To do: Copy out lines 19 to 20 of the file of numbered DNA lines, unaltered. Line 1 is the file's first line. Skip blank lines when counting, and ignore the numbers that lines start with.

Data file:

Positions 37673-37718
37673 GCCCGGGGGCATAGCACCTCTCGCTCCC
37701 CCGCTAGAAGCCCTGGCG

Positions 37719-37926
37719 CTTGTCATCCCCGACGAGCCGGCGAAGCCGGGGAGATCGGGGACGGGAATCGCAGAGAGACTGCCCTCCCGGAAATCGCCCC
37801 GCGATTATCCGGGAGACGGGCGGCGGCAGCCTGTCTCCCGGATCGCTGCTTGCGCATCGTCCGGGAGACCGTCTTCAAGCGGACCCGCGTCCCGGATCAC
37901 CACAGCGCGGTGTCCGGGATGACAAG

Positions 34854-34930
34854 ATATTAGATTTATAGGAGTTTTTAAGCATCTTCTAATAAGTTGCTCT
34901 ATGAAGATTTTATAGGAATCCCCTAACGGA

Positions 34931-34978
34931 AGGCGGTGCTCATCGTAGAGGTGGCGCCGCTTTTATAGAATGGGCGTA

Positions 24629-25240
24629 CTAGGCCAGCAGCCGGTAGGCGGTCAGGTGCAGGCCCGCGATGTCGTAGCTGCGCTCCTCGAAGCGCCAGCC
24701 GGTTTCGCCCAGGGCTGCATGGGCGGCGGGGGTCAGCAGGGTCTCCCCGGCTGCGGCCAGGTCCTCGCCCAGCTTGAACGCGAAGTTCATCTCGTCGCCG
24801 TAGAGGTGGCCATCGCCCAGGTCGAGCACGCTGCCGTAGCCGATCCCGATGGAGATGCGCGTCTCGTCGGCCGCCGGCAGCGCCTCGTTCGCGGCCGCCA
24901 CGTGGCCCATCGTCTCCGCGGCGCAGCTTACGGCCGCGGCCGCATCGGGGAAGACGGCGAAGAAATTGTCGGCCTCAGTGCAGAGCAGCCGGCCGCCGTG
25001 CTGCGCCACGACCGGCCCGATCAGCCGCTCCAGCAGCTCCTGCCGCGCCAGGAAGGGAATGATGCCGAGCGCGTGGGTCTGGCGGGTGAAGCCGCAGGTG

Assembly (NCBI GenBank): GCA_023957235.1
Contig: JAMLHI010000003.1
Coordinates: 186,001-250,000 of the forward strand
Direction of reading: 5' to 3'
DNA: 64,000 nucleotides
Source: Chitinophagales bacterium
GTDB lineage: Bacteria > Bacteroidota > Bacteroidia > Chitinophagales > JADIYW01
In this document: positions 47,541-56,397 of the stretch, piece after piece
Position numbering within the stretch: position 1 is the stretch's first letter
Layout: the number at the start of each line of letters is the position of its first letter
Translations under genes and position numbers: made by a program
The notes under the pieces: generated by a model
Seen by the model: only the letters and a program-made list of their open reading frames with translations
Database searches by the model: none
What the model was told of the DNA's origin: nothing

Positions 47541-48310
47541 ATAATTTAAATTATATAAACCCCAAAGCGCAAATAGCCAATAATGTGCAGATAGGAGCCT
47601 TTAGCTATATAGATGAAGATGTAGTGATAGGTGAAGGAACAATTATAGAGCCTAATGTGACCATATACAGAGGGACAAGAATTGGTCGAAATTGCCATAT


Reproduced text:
Assembly (NCBI GenBank): GCA_023957235.1
Contig: JAMLHI010000003.1